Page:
John Irving is the author of twelve books, including “The World According to Garp,” “A Prayer For Owen Meany,” and most recently, “Last Night on Twisted River.” Over his career he has won a National Book Award, an Academy Award for his adaptation of “The Cider House Rules,” and many other honors, and has been translated into over thirty languages. A former competitive wrestler, he splits his time between Vermont and Montreal.
Question: As a writer, what is your relation to America?
John Irving: Well, it's odd that I've written two novels out of twelve about Americans who leave this country and go and live in Canada and stay there, although the characters who do that are very different and their reasons for doing so are also different. The reasons are political in the case of Johnny Wheelwright, the narrator of A Prayer For Owen Meany, he does hate his country. That's not the case for Danny Baciagalupo and his dad, they're fugitives, they're running away, it's not their choice to go to Canada, although it does become Danny's choice to stay.
I couldn't do that. I couldn't do it primarily as a writer. I think if I'm going to continue to pick on my country in some way as a writer, I better live here. I better be here first hand, not as an expatriate. So I would disagree with the Ketchum character in Last Night In Twisted River when he tells Danny that he should leave this country and stay away. I would disagree with that, in my case.
In my case, too, unlike Danny, I have three children and four grandchildren, I'm not going anywhere. I live part time in Toronto because my wife is Canadian, but I'm an American and I always will be. I remember thinking in the last years of the Vietnam war that I would never see this country as divided again as it was in those years, but I was wrong. I think we as a people are more divided today. I think back in the latter years of the Vietnam war, it was chiefly that war that divided us. I don't think it's fair or enough to say that we are divided today because or, or only because of, the wars in Afghanistan and in Iraq. I think there are other deep political and cultural rifts in this country. Conservative/liberal rifts, religious and not religious rifts. I think there are any number of differences among Americans that divide us angrily and sharply.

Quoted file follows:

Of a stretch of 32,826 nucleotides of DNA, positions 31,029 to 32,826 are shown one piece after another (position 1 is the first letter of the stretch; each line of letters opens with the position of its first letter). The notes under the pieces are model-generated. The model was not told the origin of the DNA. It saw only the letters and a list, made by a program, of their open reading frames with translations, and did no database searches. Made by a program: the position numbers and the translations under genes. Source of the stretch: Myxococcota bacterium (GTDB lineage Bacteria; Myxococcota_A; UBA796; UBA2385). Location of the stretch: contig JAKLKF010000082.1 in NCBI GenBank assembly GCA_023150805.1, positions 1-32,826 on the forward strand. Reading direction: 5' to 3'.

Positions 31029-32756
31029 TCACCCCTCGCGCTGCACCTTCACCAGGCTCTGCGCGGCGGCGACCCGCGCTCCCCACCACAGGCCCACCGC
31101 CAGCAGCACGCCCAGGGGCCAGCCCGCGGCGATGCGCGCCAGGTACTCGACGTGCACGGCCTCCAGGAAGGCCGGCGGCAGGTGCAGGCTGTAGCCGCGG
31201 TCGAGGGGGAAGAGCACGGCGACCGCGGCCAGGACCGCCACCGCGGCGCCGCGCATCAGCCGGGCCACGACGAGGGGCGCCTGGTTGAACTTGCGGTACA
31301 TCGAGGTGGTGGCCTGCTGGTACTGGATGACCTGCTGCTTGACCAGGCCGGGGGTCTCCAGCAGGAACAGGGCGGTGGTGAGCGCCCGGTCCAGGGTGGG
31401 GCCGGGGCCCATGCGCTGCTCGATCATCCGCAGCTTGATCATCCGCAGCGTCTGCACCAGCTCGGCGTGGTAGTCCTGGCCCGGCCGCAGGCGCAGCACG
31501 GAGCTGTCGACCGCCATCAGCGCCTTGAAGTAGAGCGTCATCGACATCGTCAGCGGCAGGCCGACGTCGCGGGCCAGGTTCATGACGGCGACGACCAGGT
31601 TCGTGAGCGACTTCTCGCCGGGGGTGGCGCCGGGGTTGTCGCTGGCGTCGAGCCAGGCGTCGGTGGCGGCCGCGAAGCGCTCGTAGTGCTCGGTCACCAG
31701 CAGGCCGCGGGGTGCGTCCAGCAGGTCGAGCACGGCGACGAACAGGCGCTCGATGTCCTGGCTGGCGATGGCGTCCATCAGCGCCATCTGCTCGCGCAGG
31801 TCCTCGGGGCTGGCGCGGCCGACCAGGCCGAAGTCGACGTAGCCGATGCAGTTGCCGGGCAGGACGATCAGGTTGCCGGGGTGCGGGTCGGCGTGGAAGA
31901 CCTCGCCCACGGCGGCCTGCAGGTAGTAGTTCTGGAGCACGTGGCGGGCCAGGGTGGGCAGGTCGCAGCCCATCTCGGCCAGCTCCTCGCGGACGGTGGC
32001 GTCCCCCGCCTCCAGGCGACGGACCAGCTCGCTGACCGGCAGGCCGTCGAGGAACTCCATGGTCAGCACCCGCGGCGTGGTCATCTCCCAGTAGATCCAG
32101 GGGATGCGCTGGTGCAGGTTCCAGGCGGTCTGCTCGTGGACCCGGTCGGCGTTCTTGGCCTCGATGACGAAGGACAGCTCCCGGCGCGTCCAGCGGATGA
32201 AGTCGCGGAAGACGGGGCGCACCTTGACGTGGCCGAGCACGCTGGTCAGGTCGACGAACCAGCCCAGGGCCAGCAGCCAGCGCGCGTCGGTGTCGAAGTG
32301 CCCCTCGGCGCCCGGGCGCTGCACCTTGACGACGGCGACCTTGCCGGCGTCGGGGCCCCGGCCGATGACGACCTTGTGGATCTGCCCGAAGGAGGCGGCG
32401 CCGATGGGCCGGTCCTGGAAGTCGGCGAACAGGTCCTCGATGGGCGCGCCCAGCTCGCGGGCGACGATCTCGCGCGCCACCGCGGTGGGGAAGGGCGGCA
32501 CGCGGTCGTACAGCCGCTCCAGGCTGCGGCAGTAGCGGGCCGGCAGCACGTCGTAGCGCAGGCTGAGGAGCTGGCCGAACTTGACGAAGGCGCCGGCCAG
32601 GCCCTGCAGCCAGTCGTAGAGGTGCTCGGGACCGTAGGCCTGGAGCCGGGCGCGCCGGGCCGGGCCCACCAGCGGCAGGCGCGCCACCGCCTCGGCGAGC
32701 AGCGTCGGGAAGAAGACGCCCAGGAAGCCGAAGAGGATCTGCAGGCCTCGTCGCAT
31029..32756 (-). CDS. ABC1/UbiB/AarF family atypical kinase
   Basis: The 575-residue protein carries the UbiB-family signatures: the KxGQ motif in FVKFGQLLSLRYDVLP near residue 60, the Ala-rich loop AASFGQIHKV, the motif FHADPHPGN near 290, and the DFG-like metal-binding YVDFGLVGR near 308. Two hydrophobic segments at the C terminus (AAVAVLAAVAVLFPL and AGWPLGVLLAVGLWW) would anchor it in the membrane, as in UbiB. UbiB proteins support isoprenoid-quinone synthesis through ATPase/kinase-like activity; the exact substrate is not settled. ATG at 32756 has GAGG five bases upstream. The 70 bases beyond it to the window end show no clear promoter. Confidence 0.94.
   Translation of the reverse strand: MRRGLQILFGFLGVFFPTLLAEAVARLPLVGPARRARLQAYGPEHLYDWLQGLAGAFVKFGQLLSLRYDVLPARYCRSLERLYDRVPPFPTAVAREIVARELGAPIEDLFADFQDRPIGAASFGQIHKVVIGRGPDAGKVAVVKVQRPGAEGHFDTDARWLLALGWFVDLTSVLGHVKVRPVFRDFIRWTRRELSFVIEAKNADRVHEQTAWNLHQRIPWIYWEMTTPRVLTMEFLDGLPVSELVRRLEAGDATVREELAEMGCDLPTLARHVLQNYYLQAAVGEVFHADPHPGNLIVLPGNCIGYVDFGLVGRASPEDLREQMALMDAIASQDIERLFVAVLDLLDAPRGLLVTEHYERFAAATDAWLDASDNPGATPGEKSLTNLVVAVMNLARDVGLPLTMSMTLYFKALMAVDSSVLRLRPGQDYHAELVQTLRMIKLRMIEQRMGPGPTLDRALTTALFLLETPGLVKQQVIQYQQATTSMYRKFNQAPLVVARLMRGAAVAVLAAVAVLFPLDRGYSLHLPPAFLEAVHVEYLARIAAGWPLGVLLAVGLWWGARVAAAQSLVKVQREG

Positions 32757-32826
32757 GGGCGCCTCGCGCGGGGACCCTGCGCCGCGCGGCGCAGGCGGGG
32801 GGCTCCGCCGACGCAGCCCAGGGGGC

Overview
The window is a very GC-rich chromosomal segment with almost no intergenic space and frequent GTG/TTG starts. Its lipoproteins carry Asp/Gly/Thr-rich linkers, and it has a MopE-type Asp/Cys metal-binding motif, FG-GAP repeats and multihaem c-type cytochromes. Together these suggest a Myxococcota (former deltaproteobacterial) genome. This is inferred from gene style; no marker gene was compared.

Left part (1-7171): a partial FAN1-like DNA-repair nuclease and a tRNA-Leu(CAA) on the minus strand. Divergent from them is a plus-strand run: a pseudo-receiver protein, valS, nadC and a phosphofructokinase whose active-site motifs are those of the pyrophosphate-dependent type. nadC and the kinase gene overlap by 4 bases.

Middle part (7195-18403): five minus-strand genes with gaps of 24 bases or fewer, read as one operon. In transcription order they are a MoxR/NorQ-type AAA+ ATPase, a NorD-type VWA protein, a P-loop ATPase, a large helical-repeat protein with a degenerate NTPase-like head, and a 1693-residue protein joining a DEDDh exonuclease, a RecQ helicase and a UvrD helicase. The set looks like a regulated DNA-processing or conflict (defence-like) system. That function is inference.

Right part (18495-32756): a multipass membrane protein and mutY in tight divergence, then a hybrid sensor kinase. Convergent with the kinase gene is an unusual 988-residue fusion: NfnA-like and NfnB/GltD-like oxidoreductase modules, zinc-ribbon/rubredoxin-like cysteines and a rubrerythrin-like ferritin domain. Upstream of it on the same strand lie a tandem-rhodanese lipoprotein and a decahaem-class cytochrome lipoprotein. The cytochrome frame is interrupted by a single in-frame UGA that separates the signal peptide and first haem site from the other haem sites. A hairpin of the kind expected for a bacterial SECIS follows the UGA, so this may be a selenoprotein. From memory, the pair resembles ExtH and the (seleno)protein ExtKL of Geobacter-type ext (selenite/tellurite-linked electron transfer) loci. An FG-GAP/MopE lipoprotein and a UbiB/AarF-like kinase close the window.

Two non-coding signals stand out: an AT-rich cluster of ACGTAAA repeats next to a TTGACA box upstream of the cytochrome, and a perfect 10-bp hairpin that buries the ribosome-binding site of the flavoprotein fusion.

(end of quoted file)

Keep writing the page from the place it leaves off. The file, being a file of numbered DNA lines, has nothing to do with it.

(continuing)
And, you know, boy, I really have the highest hopes for President Obama. I'm very excited about him, but he has inherited such a mess. Such a turmoil that I hope people will give him time to sort it out and to undo at least some of the damage that George W. Bush did to this country. And I think I'm already too old to realistically imagine that even if Mr. Obama is hugely successful, that he can actually undo all the damage George W. Bush did to this country's reputation, to the way we are seen outside of this country, to the way other people in the world see us. Maybe that can be recovered or that reputation that we once had can be regained, that good reputation. Maybe it will be regained in my childrens' lifetime, but I don't expect to see it happen. There is, of course, a lot of anti-Americanism around the world that is simply hostile and vehement and motivated by the desire to see any democratic way of life destroyed.
But there's another kind of anti-Americanism that we have contributed to and it embarrasses me. I'm sick of seeing this country's bully patriotism used as a smoke screen and as a cover up for things we haven't done right.
Recorded on: October 30, 2009